Laws are pretty clear when it comes to using other people's images, one of my clients uses a lot of images from Flickr... They ask permission for everything and keep a copy of the email as proof that they made a good faith effort to obtain permission from the person they found displaying it. Rarely do they ever display one they don't get permission for, because they did years ago, and got their site shutdown. At that time, they had asked the person ... Had not gotten an answer, but the image they were displaying was not his to give permission anyway, he had pulled it from another site.

    Most photographers are very finnicky about who uses their photos, but what you'll find is many that will give you permission, as long as you give them attribution and a link back to their web site.

    If you don't get permission, or at least document where you are getting images from, you're asking for problems down the road.

  4. #3
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    That is the road I am on now for now. I am scrolling Flickr now for photos where the rights say it is okay to use on my site. I jot down their down so I can give them credit.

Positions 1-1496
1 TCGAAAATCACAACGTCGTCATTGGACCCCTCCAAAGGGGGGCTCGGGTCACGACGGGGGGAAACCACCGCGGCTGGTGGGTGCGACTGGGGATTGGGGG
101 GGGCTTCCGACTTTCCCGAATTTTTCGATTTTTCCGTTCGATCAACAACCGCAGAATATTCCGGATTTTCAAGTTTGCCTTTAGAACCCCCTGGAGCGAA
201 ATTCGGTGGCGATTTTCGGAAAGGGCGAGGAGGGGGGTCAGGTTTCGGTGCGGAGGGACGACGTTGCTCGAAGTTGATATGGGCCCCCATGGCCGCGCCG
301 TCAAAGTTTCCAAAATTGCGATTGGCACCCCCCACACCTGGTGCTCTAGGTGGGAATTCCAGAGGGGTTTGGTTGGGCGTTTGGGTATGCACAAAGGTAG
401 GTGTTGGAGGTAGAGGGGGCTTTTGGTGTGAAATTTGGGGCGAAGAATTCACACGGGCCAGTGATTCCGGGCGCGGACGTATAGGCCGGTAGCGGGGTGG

Riddle me this... Are most user submitted photos on Twitter and Facebook okay to use? Like fan shots taken at a game etc? Would it be okay to use this and attach their twitter handle?

  5. #4
    Unpaid WDF Intern TheGAME1264's Avatar
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    Depends on Twitter's and Facebook's ToS. Given the recent Instagram fiasco, I'd suggest that it probably isn't in the case of Facebook but I've never really bothered to look. The general rule those guys have is "if you upload it to our site, it's our property". It's a stupid way of doing things, but that's how it is. It's also one of the biggest reasons why 1) I never post photos of myself on Facebook and 2) I untag myself from any photo taken of me.